By Lily Foss '13 Feminist Columnist
The first time I went to the California Institution for Women, I was nervous. I’m taking a class called “Feminisms in Community” and part of the class is a bi-weekly writing workshop with the women inside the prison. I had never been to a prison before. What would it be like? How would I talk to these women?
I couldn’t get over how different we were. They were in prison—how could I even begin to imagine what that was like? And how would they feel about me? After we leave CIW, I go back to my room, watch some “Buffy the Vampire Slayer,” maybe go to the Motley if I feel like some hot chocolate. They go back to their cells. Would they resent me for my freedom?
I didn’t know what to talk to them about. If I talked about school, would I be rubbing in their faces the fact that I go to this fancy college? If I mentioned my family, would that just make them miss theirs? What were we supposed to discuss, the weather? I had no idea.
It’s getting to the end of the class now, and while I still get anxious about my own privilege sometimes, I no longer dread going to CIW. Actually, out of all my classes this semester, the writing workshop is probably my favorite. Contrary to my expectations, the women inside are really...well, sweet. I’ve never gotten the sense that any of them resent me. They want to know all about me—my family, my classes, my friends. I thought we wouldn’t have anything in common, but I was so wrong. While they have a life in prison that I can’t even conceive of, they weren’t born there. They had a life outside too. And they like to talk about it. A lot of women tell me about their kids. On the first day of class, one elderly woman talked about living in Iran in the 70s, right before the Shah was overthrown. It was fascinating.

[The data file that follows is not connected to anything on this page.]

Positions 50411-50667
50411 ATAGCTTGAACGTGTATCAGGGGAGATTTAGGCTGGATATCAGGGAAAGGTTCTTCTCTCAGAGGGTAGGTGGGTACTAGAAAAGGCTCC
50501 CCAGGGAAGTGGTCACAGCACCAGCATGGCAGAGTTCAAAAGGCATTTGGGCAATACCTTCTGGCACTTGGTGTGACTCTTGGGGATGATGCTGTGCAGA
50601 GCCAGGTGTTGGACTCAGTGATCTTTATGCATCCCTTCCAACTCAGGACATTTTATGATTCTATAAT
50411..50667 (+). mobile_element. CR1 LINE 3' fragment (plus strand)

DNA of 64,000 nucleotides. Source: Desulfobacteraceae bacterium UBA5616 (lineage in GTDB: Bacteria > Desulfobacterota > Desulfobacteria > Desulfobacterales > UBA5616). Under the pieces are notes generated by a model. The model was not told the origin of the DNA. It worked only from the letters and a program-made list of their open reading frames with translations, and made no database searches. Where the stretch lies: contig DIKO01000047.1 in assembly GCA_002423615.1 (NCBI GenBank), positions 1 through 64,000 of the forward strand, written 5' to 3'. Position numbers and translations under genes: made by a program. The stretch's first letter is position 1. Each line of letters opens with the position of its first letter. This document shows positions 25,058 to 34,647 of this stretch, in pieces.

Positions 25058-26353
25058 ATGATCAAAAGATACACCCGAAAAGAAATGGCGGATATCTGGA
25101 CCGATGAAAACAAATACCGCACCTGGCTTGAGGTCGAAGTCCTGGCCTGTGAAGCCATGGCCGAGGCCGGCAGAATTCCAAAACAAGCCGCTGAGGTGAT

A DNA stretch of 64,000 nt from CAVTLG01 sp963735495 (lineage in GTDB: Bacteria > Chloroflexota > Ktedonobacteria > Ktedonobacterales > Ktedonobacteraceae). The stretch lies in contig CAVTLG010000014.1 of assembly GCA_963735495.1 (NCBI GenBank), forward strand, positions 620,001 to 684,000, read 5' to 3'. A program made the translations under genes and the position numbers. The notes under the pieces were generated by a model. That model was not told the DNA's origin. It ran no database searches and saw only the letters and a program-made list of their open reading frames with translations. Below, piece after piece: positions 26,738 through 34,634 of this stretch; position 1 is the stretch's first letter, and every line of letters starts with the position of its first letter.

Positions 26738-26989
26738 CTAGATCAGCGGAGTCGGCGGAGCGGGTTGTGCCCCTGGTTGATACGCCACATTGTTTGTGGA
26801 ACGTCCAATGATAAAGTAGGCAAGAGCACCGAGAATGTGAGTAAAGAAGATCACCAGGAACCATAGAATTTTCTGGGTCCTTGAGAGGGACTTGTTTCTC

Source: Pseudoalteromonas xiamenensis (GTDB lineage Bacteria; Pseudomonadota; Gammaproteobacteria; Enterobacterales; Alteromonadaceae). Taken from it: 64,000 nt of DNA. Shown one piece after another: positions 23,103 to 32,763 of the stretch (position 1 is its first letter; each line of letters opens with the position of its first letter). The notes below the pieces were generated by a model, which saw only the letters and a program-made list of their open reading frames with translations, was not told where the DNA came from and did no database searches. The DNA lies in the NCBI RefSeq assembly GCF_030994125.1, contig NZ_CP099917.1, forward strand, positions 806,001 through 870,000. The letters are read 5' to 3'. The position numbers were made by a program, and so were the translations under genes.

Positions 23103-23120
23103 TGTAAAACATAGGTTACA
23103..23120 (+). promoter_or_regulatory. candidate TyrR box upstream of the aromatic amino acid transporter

Last week we were working on a collaborative writing project and we decided to write about our holiday traditions. Once again I was worried that this would make the women from CIW sad. I’m guessing that holidays in prison aren’t particularly “merry” or “happy.” But the two women in our group loved writing about their families and communities. One wrote about her experience converting to Judaism in prison. Another told us about her Mexican community celebrating Las Posadas on the nine days before Christmas. I really loved her description of it: “And like, the whole town does it! And everyone has a candle—I didn’t even know all the people in the parade, but some guy just handed me a candle and I was like, ‘Okay!’ And it lasts for, like, a week—it’s so weird!” Hearing her talk about something that’s so important to her town made me really happy.
And that was the point at which I realized that these women and I aren’t as different as I thought. We all have families, cultures, traditions that mean a lot to us. They may be ‘women on the inside,’ but ‘inside’ doesn’t define them. They’re really just women. Like me.